Reports that China's mining operations are turning the Himalayas into "another South China Sea" were dismissed as completely groundless hype by Chinese observers on Monday.
Beijing has begun "large-scale mining operations on its side of the disputed border with India in the Himalayas," the South China Morning Post reported on Sunday.
The mining was occurring in Lhunze county of the Tibet Autonomous Region, where a huge trove of precious minerals valued at nearly $60 billion has been found by Chinese state geologists, the Hong Kong-based newspaper reported.
The report quoted "people familiar with the project" as saying the mining was part of Beijing's plan to "reclaim South Tibet," and that moves to lay claim to the region's natural resources while rapidly building up infrastructure could make it "another South China Sea."
It was legitimate for China to conduct activities within its territory, Hu Zhiyong, a research fellow at the Shanghai Academy of Social Sciences' Institute of International Relations, told the Global Times, and there are no disputes in the region with any countries.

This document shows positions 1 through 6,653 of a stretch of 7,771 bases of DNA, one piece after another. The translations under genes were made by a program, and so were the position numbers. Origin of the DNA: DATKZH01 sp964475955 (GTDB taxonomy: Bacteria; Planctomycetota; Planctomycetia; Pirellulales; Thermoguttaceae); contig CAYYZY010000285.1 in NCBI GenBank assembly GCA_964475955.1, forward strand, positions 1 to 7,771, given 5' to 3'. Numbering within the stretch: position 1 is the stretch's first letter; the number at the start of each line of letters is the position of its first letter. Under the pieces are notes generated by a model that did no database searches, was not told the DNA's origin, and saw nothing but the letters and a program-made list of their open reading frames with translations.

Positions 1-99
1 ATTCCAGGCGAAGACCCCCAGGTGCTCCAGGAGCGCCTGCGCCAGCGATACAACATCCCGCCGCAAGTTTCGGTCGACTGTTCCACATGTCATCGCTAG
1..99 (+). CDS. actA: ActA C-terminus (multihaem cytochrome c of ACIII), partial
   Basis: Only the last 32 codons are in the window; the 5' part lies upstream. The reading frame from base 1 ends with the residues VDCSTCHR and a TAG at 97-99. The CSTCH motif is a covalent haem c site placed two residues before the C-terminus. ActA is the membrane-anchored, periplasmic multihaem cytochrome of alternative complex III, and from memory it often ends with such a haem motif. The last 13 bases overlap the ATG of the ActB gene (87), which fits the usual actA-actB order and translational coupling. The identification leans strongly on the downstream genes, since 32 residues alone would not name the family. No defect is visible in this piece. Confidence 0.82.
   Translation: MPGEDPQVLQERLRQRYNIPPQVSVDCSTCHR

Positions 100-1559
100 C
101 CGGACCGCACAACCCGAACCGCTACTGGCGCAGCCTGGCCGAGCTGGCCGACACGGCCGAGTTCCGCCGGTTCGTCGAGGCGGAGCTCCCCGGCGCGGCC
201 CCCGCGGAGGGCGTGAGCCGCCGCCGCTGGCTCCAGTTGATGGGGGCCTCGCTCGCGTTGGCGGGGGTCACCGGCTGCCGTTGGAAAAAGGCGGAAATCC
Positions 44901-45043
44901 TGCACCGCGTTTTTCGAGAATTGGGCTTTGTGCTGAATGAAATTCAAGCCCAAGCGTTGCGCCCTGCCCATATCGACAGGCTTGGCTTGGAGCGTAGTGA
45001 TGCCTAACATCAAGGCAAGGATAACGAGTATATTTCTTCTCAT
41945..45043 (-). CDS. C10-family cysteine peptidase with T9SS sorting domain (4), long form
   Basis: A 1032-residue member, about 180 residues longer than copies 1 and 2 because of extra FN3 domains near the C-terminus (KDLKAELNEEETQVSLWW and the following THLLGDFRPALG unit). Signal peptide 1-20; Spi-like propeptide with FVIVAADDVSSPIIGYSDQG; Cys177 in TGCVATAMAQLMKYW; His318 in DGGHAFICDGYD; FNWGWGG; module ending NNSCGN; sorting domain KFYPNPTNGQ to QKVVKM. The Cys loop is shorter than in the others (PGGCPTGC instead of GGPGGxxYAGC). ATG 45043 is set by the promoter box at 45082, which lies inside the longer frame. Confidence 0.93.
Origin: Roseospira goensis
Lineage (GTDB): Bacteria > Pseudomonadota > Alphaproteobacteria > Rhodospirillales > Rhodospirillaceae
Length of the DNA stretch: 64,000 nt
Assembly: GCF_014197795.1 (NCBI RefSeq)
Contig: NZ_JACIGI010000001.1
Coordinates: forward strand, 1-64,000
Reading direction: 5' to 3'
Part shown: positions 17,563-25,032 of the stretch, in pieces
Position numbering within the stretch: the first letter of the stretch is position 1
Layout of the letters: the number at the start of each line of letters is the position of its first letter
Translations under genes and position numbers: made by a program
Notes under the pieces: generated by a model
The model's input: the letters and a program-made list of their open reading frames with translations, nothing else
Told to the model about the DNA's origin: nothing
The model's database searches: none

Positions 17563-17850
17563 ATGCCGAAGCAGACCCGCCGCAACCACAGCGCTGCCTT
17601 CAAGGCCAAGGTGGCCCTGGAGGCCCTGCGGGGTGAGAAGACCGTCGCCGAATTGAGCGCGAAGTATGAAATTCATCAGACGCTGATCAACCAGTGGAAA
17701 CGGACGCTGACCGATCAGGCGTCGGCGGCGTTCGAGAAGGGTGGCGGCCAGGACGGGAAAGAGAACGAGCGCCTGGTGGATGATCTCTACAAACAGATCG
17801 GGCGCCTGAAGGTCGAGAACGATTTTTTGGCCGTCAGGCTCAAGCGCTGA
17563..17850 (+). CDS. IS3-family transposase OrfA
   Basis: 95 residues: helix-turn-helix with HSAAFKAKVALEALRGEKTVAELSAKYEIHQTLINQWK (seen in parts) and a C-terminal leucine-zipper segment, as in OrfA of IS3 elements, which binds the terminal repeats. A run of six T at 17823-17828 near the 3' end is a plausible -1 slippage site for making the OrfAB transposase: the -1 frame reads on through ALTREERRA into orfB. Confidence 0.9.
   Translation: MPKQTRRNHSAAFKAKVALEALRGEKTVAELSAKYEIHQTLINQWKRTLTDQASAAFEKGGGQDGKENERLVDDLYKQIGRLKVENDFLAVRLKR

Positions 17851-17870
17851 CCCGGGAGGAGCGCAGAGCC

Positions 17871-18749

The mining operations have no similarities with the South China Sea issue that involves multiple claimants, said Hu, also vice president of China's Central Asia and South Asia Security Board.
The "groundless hype" reflected the fact that some Western powers are constantly sowing discord between China and India, and using Delhi as a pawn on the frontline challenging Beijing, he said.
The South China Sea disputes to a great extent were created and intervened in by powers from outside the region, said Qian Feng, a researcher at the Chinese Association for South Asian Studies in Beijing.
"China and India, although they have border disagreements, are addressing such disputes through direct negotiations and making sure such issues won't undermine normal ties," Qian said.
There were no indications that India, as an independent nation with great ambitions, needed any outsider to help it handle border issues with China, he said.